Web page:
The collapse of e-declaration would have dire consequences for Ukraine. First, it would threaten reformers’ entire anti-corruption strategy. The new National Anti-Corruption Bureau (NABU)—which is already demonstrating a healthy willingness to take on corrupt officials—would be unable to use any evidence from e-declaration in criminal cases against corrupt officials.
“The simplest and the most efficient way to tackle corruption is to use officials’ financial disclosures to compare their salaries with their lifestyles,” said Transparency International Ukraine’s Executive Director Yaroslav Yurchyshyn in an August 24 interview. “Without this mechanism, NABU detectives could detain only the most shortsighted corrupt officials; investigating and convicting officials of more complex corruption schemes will become almost impossible.”
E-declaration’s collapse would also cause substantial damage to Kyiv’s relationship with its Western partners. For starters, a working e-declaration system remains the final requirement in order for Ukrainians to be eligible for visa-free travel within the European Union. More important, Western financial assistance from the IMF—which currently has $1.6 billion of aid on hold due to concerns about Kyiv’s commitment to fighting corruption—as well as from the United States and European Union would be seriously jeopardized. In a worst-case scenario, investors could take this as a vote of no confidence in Ukraine’s economy, which could cause the hryvnia to collapse and Ukrainian bond yields to skyrocket.
In response to the delay in launching e-declaration on August 15 as scheduled, Poroshenko promised that the system would be launched on August 31. Reformers, who have laid the blame for its delay at Poroshenko’s feet, immediately leapt into the fray to pressure him to meet this commitment. In a press conference, leading investigative journalist and reformist MP Serhiy Leshchenko emphasized that Poroshenko bears direct responsibility for e-declaration’s derailment.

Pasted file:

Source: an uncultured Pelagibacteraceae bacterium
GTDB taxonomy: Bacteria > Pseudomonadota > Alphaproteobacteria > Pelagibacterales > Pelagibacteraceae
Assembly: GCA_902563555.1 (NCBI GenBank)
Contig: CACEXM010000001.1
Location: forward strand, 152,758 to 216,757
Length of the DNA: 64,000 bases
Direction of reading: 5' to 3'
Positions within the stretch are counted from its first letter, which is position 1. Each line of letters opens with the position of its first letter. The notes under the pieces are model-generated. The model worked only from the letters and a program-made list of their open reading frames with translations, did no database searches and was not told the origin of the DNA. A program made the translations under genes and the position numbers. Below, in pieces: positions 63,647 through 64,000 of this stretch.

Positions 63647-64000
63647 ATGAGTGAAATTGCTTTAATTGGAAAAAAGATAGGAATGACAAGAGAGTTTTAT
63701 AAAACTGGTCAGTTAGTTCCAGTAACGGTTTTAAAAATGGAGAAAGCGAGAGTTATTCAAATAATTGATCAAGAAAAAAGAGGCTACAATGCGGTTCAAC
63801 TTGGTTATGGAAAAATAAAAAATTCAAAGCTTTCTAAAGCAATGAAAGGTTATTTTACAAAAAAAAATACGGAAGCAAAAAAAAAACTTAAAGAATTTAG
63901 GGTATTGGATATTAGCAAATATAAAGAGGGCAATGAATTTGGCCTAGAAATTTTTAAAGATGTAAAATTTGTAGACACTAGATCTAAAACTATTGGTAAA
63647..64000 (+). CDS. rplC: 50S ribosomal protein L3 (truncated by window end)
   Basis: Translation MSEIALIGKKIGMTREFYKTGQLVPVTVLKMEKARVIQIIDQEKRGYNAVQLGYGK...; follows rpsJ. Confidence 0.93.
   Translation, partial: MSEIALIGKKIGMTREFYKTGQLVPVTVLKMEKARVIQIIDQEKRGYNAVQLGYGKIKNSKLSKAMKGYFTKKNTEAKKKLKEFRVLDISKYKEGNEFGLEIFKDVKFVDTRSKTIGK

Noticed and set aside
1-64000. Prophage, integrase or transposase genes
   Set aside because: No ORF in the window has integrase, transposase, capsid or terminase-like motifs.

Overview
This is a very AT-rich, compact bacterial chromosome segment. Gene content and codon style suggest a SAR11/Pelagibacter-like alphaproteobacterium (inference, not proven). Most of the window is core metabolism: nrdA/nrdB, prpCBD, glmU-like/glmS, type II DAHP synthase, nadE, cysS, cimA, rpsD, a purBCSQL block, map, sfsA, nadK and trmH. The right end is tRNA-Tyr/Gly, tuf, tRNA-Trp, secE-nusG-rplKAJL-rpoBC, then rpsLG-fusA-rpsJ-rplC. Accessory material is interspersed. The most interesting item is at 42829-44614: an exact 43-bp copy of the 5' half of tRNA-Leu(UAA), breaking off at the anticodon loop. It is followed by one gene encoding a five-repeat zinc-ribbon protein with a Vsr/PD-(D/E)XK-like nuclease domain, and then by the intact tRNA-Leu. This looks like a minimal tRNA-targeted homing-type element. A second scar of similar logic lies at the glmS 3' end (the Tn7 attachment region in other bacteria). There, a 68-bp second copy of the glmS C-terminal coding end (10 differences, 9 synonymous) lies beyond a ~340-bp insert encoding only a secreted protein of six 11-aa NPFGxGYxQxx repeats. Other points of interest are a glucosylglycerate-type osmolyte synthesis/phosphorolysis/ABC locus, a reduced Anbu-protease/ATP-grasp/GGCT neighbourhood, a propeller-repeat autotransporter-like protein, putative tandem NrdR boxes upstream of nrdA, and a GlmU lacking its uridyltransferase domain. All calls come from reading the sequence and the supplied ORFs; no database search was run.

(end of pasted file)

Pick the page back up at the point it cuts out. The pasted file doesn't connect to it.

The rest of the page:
His colleague Mustafa Nayyem—whose November 21, 2013, Facebook post is frequently credited with launching the Euromaidan revolution—was even more direct. “President Poroshenko could have gathered Prime Minister Groisman, Head of Derzhspetszvyazok [SAIP], Head of National Security and Defense Council Turchynov, and all responsible around the table, recalling that it is their responsibility and encouraging them to do it, already now. Instead he keeps diverting attention with his speeches on TV,” said Nayyem.
Despite the pressure on Poroshenko to ensure that e-declaration is properly launched on August 31, activists remain leery. Krasnosilska points out that SAIP plans to amend the e-declaration software to “fix” its supposed vulnerabilities—something that could potentially be used to justify further delays or even the suspension of the entire process at any time in the future. Moreover, says Krasnosilska, numerous state agencies continue to lobby against the launch of e-declaration, claiming that the software is still not “secure.”
Are Poroshenko and his team genuinely committed to fighting corruption? The response lies in the successful launch of this incredibly important anti-corruption tool. Kyiv’s activists and reformers eagerly await the answer.
Josh Cohen, an ex-USAID project officer who managed economic reform projects throughout the former Soviet Union, is a business development professional. He tweets at @jkc_in_dc.